BERLIN (Reuters) - Germany’s former Foreign Minister Frank-Walter Steinmeier appealed to the emotions of his center-left opposition party on Saturday with an attack on Chancellor Angela Merkel’s coalition and a vow to win back power in next year’s election.
Steinmeier, one of three Social Democrat (SPD) leaders jostling to lead the party into the 2013 election, delivered an uncharacteristically rousing speech to 700 SPD officials at a conference, in what sounded like an audition for the top job.
“We’re going to fight to win, not for second place,” Steinmeier said, dismissing suspicions the SPD would be content as junior partner in another grand coalition with Merkel’s conservatives. “We want to lead in a coalition with the Greens, a coalition that will point Germany towards the future.”
The SPD will pick a candidate in January to run against Merkel in the election due in September 2013. Steinmeier leads the pack, ahead of SPD Chairman Sigmar Gabriel and ex-Finance Minister Peer Steinbrueck.
Often criticized for a colorless and cerebral style, Steinmeier was full of fight during his hour-long address, drawing enthusiastic applause for bashing Merkel and her squabbling coalition which he said was squandering a solid foundation laid by the last SPD-led government.
“The country is in agony with this coalition,” he told the SPD’s “Zukunftskongress”, or conference on the future.
“Wherever you look they’re fighting each other. This coalition has been together for three years but they still haven’t formed a working government. They’re blowing the headstart for Germany we created for them.”
Having ousted Merkel’s CDU in three of Germany’s 16 state elections in 2011 and 2012, the SPD has said it wants to raise taxes on the rich if it wins back power in 2013.
“They’re talking the country into a coma with the same tired line: ‘We’re in good shape in Germany’,” Steinmeier said. “We’re glad we’re in good shape. But we know we’re living on borrowed time and we know that time is slipping away. This government is squandering the head start the last SPD-led government gave it.”
Steinmeier was chief of staff in the SPD-Greens government and Chancellor Gerhard Schroeder’s right-hand man in the SPD-Greens coalition that led Germany until 2005. Its “Agenda 2010” economic reform program is widely credited with setting a solid basis for Germany’s performance even though the painful measures hurt the SPD at the polls.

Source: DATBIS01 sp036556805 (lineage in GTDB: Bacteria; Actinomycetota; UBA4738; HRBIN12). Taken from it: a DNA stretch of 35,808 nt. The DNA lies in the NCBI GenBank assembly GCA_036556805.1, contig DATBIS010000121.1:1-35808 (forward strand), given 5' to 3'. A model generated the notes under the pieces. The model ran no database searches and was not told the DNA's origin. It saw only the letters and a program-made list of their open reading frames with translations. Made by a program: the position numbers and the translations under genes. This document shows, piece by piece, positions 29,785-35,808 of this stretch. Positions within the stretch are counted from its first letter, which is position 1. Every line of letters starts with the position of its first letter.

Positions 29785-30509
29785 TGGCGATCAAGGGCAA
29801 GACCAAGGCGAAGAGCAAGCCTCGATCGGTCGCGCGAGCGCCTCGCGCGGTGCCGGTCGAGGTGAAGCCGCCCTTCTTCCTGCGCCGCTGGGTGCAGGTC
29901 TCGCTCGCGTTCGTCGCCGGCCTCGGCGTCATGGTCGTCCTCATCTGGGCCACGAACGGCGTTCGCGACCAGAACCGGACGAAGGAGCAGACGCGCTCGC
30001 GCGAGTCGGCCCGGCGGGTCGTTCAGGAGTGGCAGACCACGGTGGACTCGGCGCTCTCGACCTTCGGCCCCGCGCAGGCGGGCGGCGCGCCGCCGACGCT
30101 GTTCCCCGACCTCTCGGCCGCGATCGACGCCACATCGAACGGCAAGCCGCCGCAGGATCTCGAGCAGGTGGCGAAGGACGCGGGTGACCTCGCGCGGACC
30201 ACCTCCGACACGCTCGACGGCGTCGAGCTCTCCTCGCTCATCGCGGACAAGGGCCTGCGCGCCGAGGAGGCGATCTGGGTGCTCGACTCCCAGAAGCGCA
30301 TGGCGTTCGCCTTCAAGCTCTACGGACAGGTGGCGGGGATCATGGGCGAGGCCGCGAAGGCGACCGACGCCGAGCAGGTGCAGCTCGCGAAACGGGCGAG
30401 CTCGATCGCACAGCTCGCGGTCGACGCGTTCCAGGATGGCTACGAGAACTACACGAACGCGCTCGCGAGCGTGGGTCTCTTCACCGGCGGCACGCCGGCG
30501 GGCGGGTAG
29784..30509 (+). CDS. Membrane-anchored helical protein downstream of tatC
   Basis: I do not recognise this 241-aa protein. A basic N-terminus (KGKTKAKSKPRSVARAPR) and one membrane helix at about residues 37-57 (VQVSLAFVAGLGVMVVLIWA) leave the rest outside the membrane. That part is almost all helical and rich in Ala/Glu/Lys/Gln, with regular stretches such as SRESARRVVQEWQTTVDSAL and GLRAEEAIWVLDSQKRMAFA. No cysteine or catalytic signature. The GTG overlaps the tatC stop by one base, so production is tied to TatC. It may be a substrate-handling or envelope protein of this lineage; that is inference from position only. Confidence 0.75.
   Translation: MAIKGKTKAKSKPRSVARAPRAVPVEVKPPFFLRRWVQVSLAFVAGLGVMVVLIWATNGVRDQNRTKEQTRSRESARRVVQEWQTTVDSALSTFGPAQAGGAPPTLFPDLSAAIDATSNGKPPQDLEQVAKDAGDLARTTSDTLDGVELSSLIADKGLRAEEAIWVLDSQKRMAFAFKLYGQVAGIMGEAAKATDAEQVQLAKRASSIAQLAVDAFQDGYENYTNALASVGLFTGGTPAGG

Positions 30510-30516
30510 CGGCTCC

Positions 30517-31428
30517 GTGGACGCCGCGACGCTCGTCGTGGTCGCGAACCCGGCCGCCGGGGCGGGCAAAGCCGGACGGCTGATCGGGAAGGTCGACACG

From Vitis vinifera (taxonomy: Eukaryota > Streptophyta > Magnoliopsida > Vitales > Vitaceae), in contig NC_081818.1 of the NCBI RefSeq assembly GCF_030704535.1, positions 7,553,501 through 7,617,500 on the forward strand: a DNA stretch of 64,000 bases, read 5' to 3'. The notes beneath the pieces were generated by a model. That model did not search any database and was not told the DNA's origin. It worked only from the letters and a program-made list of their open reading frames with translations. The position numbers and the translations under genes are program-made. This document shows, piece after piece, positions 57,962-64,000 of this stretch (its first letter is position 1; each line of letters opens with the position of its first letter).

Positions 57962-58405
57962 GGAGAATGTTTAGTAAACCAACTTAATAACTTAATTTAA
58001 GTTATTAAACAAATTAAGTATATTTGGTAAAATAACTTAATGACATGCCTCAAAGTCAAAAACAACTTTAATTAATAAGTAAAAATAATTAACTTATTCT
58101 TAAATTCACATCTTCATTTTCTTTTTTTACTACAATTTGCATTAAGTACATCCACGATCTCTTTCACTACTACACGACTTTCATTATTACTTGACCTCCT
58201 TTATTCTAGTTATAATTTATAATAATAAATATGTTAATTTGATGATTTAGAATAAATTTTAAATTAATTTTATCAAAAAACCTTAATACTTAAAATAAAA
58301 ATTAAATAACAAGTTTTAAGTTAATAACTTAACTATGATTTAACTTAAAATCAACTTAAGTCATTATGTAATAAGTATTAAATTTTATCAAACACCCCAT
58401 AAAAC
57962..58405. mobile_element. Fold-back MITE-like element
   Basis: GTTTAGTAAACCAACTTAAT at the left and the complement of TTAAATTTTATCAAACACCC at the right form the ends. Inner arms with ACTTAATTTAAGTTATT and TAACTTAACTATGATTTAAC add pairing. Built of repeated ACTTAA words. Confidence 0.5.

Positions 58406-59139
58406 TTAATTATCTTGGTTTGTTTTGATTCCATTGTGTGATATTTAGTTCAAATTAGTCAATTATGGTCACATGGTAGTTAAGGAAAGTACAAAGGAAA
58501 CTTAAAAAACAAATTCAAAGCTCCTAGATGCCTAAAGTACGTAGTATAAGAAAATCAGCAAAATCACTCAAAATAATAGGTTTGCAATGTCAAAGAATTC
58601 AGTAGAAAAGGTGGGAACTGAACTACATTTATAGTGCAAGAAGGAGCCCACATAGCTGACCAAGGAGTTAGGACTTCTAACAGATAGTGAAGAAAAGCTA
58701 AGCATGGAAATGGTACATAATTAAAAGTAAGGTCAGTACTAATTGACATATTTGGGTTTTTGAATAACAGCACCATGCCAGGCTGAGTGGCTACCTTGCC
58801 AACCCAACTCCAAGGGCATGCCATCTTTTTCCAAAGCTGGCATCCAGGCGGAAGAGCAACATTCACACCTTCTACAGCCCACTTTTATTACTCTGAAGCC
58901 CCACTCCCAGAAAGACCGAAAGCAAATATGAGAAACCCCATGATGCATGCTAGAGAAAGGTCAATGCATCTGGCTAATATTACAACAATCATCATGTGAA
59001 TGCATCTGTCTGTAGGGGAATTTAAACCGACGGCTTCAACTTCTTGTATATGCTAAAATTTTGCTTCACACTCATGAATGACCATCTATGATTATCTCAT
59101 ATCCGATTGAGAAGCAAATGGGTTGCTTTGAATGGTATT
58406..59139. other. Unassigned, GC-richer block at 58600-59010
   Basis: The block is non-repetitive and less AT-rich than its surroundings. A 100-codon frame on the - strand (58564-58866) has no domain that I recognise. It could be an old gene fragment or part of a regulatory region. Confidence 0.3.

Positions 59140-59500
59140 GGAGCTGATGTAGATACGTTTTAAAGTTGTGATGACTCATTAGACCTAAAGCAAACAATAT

Steinmeier was foreign minister under Merkel in the CDU-SPD grand coalition that helped guide Germany through the 2008/09 financial crisis that hit the export-oriented economy hard.
Recent opinion polls show Merkel’s conservatives would win about 36 percent of the vote but their Free Democrat (FDP) coalition partners would win only four percent and fail even to clear the 5 percent threshold needed for seats in parliament.
Steinmeier’s SPD would win 30 percent and their preferred Greens partners would win 13 percent. But their combined total of 43 percent would likely fall short of about the 47- to 48-percent analysts say is needed to form a parliamentary majority. Many analysts expect a grand coalition as the likely outcome.
Long ambivalent about whether to run against Merkel again, wary of a second drubbing after the SPD got a post-war record low score of 23 percent in 2009, Steinmeier now appears to really want the job.
His main rival, Steinbrueck, who was in Merkel’s cabinet as finance minister from 2005 to 2009, said the party needed to regain its confidence.
“Sure, we can talk about the mistakes we made. But we ought to start showing some political body language and explain to people that a lot of what is going well in Germany right now is because of what the SPD did between 2002 and 2009.”
Steinbrueck, was a front runner a year ago thanks in part to his appeal to middle-of-the-road voters. But skepticism in the SPD’s left wing against him has remained high.
The third candidate, Gabriel, recently signaled he might withdraw from the race. Gabriel, 52, said he wanted to spend more time with his family after the birth of a baby daughter earlier this year.
Editing by Robin Pomeroy